Ordinary & Extraordinary
A CEO? A gardener? A delivery man? Two ladies in pink? Who are these 10 unique characters in Taiwanese artist Ju Ming’s Living World Series at CapitaGreen in Singapore?
Issue: Mar 2015
Close-up of the pair of ladies in pink in Ju Ming’s Living World Series for CapitaGreen, ordinary or extraordinary?
I first came across Taiwanese artist Ju Ming’s sculptures when they were exhibited at the National Museum of Singapore. The ones of his Tachi Series had left a great impression: they looked like blocks of stone but somehow they captured the movement of Chinese shadow boxing. Also one of the Living World series featuring four seated figures seemingly made of bundles of fabrics: both ordinary and extraordinary, that intrigued me too.
That was in the 1980s. Who would have imagined that more than 20 years later, I would be sitting face to face with Ju Ming, as part of a small team from CapitaLand discussing the possibility of doing a new installation for CapitaGreen, a premium office building in Singapore.
More than Ordinary
It was on a beautiful spring morning that we met him in his unpretentious abode in scenic Yangmingshan, to the north of Taipei. Prior to that, we were taken around the Ju Ming Museum, further north, which has ample indoor and outdoor space displaying many of the master’s work, including the various “characters” of his Living World series – soldiers, business people, shoppers, etc. Impressive!
Our meeting with the unassuming artist went well and he was commissioned to do the works. Subsequently he produced a maquette of his proposal – an assembly of ten characters consisting of two women in pink carrying parasols, a group of five men predominantly in white engaged in a discussion, two men in yellow and gray stooping down, and a man in black carrying an umbrella standing all by himself. Tiny figures all sculpted from polystyrene and painted by the artist himself.
The CapitaLand team has some reservation to this proposal: the characters might be a bit whimsical; the way they dress might be too “temperate” for tropical Singapore; the stooping figures do not seem elegant ..... We conveyed our thoughts to the artist, who did not take long to pen his thoughts to us.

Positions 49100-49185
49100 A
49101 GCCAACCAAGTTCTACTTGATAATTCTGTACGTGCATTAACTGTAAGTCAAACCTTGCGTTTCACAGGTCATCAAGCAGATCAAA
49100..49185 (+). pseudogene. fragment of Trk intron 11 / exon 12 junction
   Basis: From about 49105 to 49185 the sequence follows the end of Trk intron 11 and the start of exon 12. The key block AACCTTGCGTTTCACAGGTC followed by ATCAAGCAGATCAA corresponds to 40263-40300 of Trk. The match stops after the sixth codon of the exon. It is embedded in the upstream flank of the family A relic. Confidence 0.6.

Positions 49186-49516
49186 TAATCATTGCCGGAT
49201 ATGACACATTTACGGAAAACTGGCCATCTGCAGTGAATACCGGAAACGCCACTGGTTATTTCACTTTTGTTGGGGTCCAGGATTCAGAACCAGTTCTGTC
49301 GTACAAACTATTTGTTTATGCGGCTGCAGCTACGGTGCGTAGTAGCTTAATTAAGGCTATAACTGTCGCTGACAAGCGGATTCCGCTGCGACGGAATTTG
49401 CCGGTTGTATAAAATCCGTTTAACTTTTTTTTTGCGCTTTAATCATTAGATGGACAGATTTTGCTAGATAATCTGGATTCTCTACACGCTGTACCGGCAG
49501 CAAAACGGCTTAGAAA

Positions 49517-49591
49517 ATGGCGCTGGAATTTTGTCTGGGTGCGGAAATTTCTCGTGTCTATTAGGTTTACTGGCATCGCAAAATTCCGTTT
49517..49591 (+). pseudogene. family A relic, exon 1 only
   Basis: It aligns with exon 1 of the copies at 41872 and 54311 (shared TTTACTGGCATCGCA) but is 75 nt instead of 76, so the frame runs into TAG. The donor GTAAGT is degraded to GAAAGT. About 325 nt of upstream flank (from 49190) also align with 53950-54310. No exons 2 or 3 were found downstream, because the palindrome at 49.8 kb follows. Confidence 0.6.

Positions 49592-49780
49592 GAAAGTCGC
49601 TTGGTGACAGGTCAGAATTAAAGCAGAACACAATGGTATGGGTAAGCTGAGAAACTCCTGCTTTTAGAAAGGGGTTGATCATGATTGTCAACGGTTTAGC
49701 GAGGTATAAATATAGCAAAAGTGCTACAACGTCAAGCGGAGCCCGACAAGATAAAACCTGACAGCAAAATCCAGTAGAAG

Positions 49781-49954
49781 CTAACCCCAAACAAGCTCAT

“Years ago, when I was a guest in a Singaporean friend’s home, we naturally talked about the weather. I cannot forget the look of amazement on the faces of his grandchildren when I told them about the wet and cold winter of Taipei, when we had to have open fire, put on warm clothing and layers of quilts. What’s the point of an art piece mimicking our mundane daily life? Much better discovering something new and different.....”
Extraordinary show of Character
Natural posture of stooping to pick up something
We made a special trip to Taiwan to see him. This round we saw a strong Ju Ming underneath his outward gentleness. He reiterated the points in his written note. On the stooping figures, he said, “There is absolutely nothing wrong with this posture. It is something you and I naturally do when we pick up things.” He further explained that the different postures of the figures and the way they were grouped together all had to do with the composition as a whole. What was presented to us was varied and balanced. Nothing could be changed without affecting the overall artistic merit of the installation.
Extraordinary mastery of Art
It must be this strong conviction about what he is doing, and that he is doing it right, that has seen Ju Ming through his illustrious career. Born in 1938, Ju did not go through any art school to learn his craft. Rather, he was an apprentice first with a master wood carver, and later with the renowned sculptor Yuyu Yang. It was Yang who arranged the first solo exhibition for Ju in 1976 for his Nativity Series and paved the way for his Taichi Series, which won him international acclaim.
Nothing could be changed without affecting the overall artistic merit of Ju Ming’s installation at CapitaGreen. So what you see today is essentially what he first conceived in the maquette; albeit a few minor adjustments in the angles of the umbrellas so they don’t poke at people. Of course the actual work has lots more details than the marquette. The spontaneity in which Ju cut the polystyrene - yes, even the actual work was first sculpted in this material, moulds were made, and figures of bronze were cast and painted - comes across very strongly. To me it has the feel of wood sculptures, and the coarse look has a very xiang tu or rustic appeal- not withstanding some of the figures were wearing very formal urban garbs -and this special quality can only come from the hands of Ju Ming.
I must say that this installation of the ten figures, both extraordinary and ordinary, does make a striking piece of public art and it somehow fits in with its location. Passers–by will naturally be drawn to it, take pictures with it and perhaps wonder, what characters are these ten people?
“What characters are these ten people?” Ju Ming wrote, “CEO? Gardener? Delivery Man? Yes and No. They can be “ourselves” at a particular point of time. We can be office workers in our suits, delivery men with hands full of stuff helping our loved ones, casually attired travellers without revealing our own identity. Now isn’t that true?”
Men from all walks of life engaged in a discussion
This article is contributed by CapitaLand Chief of Art Management, Francis Wong Hooe Wai